price

2019

2018

Grant Date

Expiry date

£

Number

Number

6 March 2017

6 March 2027

1.00

1,859,297

2,023,258

1 September 2017

1 September 2027

1.15

189,543

189,543

24 April 2018

24 April 2028

1.50

515,819

-

21 May 2018

21 May 2028

1.50

404,380

-

1 June 2018

1 June 2028

1.50

38,858

-

24 September 2018

24 September 2028

2.00

164,630

-

The weighted average remaining contractual life of options at 28 February 2019 was 9 years (2018: 9 years).

The assessed fair value at grant date of options granted during the year ended 28 February 2019 was 7.37 pence per option (2018: 10.32 pence). The fair value at grant date is determined using the Black Scholes Model which takes into account the exercise price, the term of the option, the share price at grant date and expected price volatility of the underlying share, the expected dividend yield, the risk-free interest rate for the term of the option and the correlations and volatilities of the peer group companies.

The key model inputs for options granted during the year ended 28 February 2019 included:

 

Date of grant

 

24 April

21 May

1 June

24 September

 

2018

2018

2018

2018

Expected vesting period (years)

3

3

3

3

Share value at date of grant (£)

0.9

0.9

0.9

1.2

Volatility (%)

33.3

33.3

33.3

33.3

Risk-free interest rate (%)

0.5

0.5

0.5

0.75

21. Finance income

 

2019

2018

 

£'000

£'000

Short-term bank deposits

-

77

22. Finance expenses

 

2019

2018

 

£'000

£'000

Loans

2,294

1,001

Lease liabilities

99

33

Total finance expense

2,393

1,034

 

23. Income tax credit

 

2019

2018

 

£'000

£'000

Current tax:

 

 

Adjustment in respect of prior years

(13)

(31)

Total current tax

(13)

(31)

Deferred tax:

 

 

Origination and reversal of temporary differences

(3,240)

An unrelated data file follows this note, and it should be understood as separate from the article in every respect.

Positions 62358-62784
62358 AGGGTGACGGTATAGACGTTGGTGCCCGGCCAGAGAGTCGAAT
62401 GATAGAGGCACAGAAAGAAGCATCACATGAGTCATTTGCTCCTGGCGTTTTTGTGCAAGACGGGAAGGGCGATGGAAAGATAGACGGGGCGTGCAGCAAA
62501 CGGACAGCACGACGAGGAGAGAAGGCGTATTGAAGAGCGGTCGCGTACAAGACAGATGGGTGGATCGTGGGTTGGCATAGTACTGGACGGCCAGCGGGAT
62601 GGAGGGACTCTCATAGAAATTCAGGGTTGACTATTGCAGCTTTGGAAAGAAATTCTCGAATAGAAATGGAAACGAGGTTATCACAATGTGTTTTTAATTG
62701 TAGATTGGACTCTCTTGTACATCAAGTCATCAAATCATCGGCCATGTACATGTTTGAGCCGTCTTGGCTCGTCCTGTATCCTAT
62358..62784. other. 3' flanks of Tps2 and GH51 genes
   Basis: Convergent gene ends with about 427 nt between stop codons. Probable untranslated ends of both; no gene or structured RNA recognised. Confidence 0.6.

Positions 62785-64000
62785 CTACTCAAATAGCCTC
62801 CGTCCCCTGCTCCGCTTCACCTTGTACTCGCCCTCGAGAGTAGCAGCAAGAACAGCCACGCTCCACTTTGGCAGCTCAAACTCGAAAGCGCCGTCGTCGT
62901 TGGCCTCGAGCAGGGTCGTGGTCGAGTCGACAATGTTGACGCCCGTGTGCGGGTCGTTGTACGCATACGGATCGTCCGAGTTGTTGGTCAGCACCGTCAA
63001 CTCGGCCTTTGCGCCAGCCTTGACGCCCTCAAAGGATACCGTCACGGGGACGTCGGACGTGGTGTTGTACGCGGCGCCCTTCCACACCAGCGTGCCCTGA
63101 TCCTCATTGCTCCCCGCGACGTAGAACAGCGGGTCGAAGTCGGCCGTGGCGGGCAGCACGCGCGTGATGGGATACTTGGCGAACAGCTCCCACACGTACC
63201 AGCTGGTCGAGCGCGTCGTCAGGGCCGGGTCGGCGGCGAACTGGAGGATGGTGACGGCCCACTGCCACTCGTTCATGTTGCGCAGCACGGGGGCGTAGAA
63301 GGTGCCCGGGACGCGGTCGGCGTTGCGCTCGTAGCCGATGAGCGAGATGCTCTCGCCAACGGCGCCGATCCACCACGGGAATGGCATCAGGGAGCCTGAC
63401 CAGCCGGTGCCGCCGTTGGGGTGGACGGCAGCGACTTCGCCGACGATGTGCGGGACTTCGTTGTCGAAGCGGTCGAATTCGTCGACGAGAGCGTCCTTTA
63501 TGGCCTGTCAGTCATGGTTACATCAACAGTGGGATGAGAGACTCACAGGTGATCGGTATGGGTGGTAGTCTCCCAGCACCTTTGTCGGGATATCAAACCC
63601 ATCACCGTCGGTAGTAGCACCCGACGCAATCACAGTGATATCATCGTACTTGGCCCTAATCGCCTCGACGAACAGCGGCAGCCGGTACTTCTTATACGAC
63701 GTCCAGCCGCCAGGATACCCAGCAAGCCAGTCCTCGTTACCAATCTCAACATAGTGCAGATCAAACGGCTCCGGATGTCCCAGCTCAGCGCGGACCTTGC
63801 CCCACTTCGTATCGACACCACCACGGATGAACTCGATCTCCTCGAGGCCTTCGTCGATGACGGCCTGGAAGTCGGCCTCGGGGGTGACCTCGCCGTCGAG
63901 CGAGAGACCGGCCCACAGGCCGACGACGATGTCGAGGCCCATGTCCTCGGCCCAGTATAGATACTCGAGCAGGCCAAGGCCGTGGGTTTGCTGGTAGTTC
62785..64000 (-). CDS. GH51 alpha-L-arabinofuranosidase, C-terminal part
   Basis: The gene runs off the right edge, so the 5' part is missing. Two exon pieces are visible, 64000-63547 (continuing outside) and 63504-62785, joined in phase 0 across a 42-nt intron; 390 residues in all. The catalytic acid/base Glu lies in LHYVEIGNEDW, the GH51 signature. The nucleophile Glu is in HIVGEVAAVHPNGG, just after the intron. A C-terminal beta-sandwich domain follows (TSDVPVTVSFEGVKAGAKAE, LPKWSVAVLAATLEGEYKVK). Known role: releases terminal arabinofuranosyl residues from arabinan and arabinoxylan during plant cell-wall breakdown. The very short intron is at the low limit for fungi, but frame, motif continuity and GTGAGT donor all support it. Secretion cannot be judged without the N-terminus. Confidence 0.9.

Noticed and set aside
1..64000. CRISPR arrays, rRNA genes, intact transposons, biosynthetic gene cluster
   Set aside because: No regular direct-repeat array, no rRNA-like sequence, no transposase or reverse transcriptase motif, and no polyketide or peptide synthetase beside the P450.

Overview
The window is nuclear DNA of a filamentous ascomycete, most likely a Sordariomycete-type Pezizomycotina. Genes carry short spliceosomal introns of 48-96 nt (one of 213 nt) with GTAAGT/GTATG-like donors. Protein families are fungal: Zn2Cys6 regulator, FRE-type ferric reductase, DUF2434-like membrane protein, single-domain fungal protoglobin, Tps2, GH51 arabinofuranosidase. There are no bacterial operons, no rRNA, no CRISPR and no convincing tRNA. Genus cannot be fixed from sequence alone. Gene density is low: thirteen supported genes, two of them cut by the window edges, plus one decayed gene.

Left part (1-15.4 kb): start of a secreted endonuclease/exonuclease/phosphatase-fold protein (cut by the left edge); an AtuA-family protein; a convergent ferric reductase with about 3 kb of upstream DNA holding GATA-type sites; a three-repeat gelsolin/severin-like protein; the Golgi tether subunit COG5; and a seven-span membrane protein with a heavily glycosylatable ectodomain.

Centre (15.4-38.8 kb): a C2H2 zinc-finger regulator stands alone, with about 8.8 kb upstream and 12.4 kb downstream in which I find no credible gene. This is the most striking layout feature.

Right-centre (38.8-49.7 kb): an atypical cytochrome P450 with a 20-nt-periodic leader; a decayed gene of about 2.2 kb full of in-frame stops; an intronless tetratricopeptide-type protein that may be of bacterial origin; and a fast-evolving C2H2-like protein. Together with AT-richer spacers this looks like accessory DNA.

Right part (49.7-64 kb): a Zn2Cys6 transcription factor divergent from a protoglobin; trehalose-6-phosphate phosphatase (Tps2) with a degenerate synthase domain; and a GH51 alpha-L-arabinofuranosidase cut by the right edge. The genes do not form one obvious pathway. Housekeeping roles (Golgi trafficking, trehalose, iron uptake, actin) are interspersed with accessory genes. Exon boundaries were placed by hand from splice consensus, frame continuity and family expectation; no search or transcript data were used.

(2,801)

Total deferred tax

(3,240)

(2,801)

Total tax (credit)/charge

(3,253)

(2,832)

 

The tax on the Group's loss before tax differs from the theoretical amount that would arise using the tax rate applicable to losses of the Group as follows:

 

2019

2018

 

£'000

£'000

Loss before tax

(21,518)

(11,511)

Notional credit at UK corporation tax rate of 19.08% (2018: 19.08%)

(4,105)

(2,196)

Tax effects of:

99

 

- Expenses not deductible for tax purposes

216

- Adjustments due to changes in tax rates

405

114

- Other differences

156

2

- R&D expenditure

(12)

(12)

- Adjustment in respect of prior years

62

(31)

- Deferred tax asset not recognised

142

(925)

Tax credit for the period

(3,253)

(2,832)

 

Factors that may affect future tax charges

Deferred tax has been calculated using a tax rate of 17% (2018: 17%).

24. Cash generated from operations

 

2019

2018

 

£'000

£'000

Loss before income tax

(21,518)

(11,511)

Adjustments for:

3,664

 

- Depreciation and amortisation

1,003

- Finance income

-

(77)

- Finance costs

2,393

1,034

- Non-cash employee benefits expense - share-based payments

174

52

Changes in working capital

295

 

- Trade and other receivables

(4,523)

- Trade and other payables

16,357

9,076

Cash generated from operations

1,365

(4,946)